Letter to the Editor Open Access
Copyright ©The Author(s) 2022. Published by Baishideng Publishing Group Inc. All rights reserved.
World J Virol. Jan 25, 2022; 11(1): 85-89
Published online Jan 25, 2022. doi: 10.5501/wjv.v11.i1.85
Role of vitamin D deficiency and comorbidities in COVID-19
Gabriela Gama Freire Alberca, Ricardo Wesley Alberca
Gabriela Gama Freire Alberca, Department of Microbiology, Institute of Biomedical Sciences-University of São Paulo, São Paulo 04307-100, Brazil
Ricardo Wesley Alberca, Laboratorio de Dermatologia e Imunodeficiencias (LIM-56), Departamento de Dermatologia, Faculdade de Medicina FMUSP, Universidade de São Paulo, São Paulo 04307-100, Brazil
ORCID number: Gabriela Gama Freire Alberca (0000-0002-3467-5562); Ricardo Wesley Alberca (0000-0002-3602-3306).
Author contributions: Alberca GGF and Alberca RW contributed equally to this work; Alberca GGF and Alberca RW designed, analyzed the data and wrote the study; all authors have read and approve the final manuscript.
Supported by RWA holds a fellowship from Fundação de Amparo à Pesquisa do Estado de São Paulo (FAPESP), No. 19/02679-7.
Conflict-of-interest statement: The authors declare that there is no conflict of interest.
Open-Access: This article is an open-access article that was selected by an in-house editor and fully peer-reviewed by external reviewers. It is distributed in accordance with the Creative Commons Attribution NonCommercial (CC BY-NC 4.0) license, which permits others to distribute, remix, adapt, build upon this work non-commercially, and license their derivative works on different terms, provided the original work is properly cited and the use is non-commercial. See: http://creativecommons.org/Licenses/by-nc/4.0/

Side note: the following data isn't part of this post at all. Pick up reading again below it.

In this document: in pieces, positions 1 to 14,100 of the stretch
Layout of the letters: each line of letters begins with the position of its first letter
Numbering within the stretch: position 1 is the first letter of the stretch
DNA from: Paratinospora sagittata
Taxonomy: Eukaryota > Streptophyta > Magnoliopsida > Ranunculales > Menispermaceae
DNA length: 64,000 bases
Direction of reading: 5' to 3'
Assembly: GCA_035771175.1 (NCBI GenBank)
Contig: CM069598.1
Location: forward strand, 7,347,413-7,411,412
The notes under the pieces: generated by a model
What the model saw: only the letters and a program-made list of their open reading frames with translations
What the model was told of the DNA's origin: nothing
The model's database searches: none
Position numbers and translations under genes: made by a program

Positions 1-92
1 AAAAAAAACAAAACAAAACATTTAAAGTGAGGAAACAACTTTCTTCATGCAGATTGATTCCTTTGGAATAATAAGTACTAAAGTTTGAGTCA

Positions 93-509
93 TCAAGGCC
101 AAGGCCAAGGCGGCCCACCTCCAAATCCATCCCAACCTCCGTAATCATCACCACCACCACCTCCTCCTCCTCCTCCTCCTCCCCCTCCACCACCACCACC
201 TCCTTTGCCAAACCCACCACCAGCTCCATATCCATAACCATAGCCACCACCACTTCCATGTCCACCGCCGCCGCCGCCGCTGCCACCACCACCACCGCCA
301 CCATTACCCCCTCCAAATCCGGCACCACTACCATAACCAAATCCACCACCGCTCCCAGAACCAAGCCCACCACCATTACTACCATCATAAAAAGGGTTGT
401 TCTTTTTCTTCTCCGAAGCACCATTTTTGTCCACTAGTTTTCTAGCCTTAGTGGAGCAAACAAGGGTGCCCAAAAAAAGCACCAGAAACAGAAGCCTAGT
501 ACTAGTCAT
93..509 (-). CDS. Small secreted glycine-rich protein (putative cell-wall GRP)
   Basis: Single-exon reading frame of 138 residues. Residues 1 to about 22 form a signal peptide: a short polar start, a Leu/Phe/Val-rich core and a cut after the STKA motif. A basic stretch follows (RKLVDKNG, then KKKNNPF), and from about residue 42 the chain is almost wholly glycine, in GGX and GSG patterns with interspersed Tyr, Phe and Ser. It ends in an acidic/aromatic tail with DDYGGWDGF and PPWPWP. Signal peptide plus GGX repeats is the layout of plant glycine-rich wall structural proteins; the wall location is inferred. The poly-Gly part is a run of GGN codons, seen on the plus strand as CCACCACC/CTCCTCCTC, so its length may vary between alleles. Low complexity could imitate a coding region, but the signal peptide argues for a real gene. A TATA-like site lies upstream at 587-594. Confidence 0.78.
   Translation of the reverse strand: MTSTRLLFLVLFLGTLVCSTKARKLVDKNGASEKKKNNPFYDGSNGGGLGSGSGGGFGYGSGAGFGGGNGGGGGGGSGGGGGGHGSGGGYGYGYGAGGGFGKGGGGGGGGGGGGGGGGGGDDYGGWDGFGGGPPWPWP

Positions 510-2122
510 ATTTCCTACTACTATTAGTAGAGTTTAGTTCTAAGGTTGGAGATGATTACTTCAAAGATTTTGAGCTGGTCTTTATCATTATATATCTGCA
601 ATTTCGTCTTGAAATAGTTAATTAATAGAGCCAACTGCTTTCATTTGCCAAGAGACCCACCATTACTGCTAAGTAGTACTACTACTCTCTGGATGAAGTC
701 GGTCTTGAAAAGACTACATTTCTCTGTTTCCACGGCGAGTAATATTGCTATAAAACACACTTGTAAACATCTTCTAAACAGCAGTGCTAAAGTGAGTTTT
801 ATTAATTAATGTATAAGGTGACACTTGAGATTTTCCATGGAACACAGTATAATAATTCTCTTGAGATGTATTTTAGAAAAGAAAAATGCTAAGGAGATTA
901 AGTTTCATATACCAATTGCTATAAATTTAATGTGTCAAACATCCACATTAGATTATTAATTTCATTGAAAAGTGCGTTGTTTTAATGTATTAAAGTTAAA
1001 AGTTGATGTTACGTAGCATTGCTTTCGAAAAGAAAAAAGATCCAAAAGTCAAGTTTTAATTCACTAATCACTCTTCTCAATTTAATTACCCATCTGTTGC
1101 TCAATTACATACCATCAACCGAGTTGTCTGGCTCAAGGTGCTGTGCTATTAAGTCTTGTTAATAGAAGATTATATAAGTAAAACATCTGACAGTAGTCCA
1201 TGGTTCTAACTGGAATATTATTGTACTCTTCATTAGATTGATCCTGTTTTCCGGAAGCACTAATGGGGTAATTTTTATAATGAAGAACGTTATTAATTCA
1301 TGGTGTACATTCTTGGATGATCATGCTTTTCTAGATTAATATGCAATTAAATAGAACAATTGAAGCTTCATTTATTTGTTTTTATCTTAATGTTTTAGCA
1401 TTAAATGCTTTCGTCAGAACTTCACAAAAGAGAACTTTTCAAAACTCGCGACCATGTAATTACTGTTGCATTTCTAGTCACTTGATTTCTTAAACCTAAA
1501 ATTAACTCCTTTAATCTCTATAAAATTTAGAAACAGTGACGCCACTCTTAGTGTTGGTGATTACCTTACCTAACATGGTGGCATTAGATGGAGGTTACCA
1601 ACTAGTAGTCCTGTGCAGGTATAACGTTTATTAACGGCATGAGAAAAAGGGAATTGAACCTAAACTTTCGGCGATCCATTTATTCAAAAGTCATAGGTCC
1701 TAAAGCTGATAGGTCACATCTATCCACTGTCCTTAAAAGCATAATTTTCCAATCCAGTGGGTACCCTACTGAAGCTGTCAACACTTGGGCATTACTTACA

Corresponding author: Ricardo Wesley Alberca, PhD, Academic Research, Research Fellow, Laboratorio de Dermatologia e Imunodeficiencias (LIM-56), Departamento de Dermatologia, Faculdade de Medicina FMUSP, Universidade de São Paulo, 455-Cerqueira César, São Paulo 04307-100, Brazil. ricardowesley@gmail.com
Received: May 26, 2021
Peer-review started: May 26, 2021
First decision: July 31, 2021
Revised: August 1, 2021
Accepted: November 14, 2021
Article in press: November 24, 2021
Published online: January 25, 2022

Abstract

Recent manuscripts described the incidence of vitamin D hypovitaminosis in coronavirus disease 2019 (COVID-19) patients. Vitamin D deficiency is also common in patients with comorbidities that are associated with a poor COVID-19 prognosis. In this letter, we review the literature regarding the association of comorbidities, vitamin D deficiency, and COVID-19.

Key Words: COVID-19, SARS-CoV-2, Comorbidities, Vitamin D

Core Tip: Vitamin D deficiency is a worldwide problem, and investigations on the benefits of regulating vitamin D levels and the immune response should be performed. Nevertheless, the association between low levels of vitamin D and coronavirus disease 2019 (COVID-19) needs to be further explored, especially investigations on the immune response to COVID-19 and COVID-19 vaccines in patients with and without comorbidities.



TO THE EDITOR

We read with great interest the article entitled “Association between population vitamin D status and severe acute respiratory syndrome coronavirus 2 (SARS-CoV-2) related serious-critical illness and deaths: An ecological integrative approach” recently published by Papadimitriou et al[1] in the World Journal of Virology[1]. This manuscript raised important questions and the authors performed an extensive analysis on vitamin D levels and COVID-19 incidence and severity in Europe, and the potential benefits of vitamin D supplementation to enhance the immune response to the SARS-CoV-2[1]. In the light of these results, we humbly want to state a few points for consideration.

Severe coronavirus disease 2019 (COVID-19) patients present a systemic inflammatory response with a coagulation disorder, possibly evolving to death[2]. Several comorbidities have been identified as risk factors for poor disease prognosis, such as old age[3], co-infections[4], obesity and diabetes mellitus[5], severe asthma, alcohol drinking[6], chronic obstructive pulmonary disease[7], chronic liver disease[8], and cancer[9].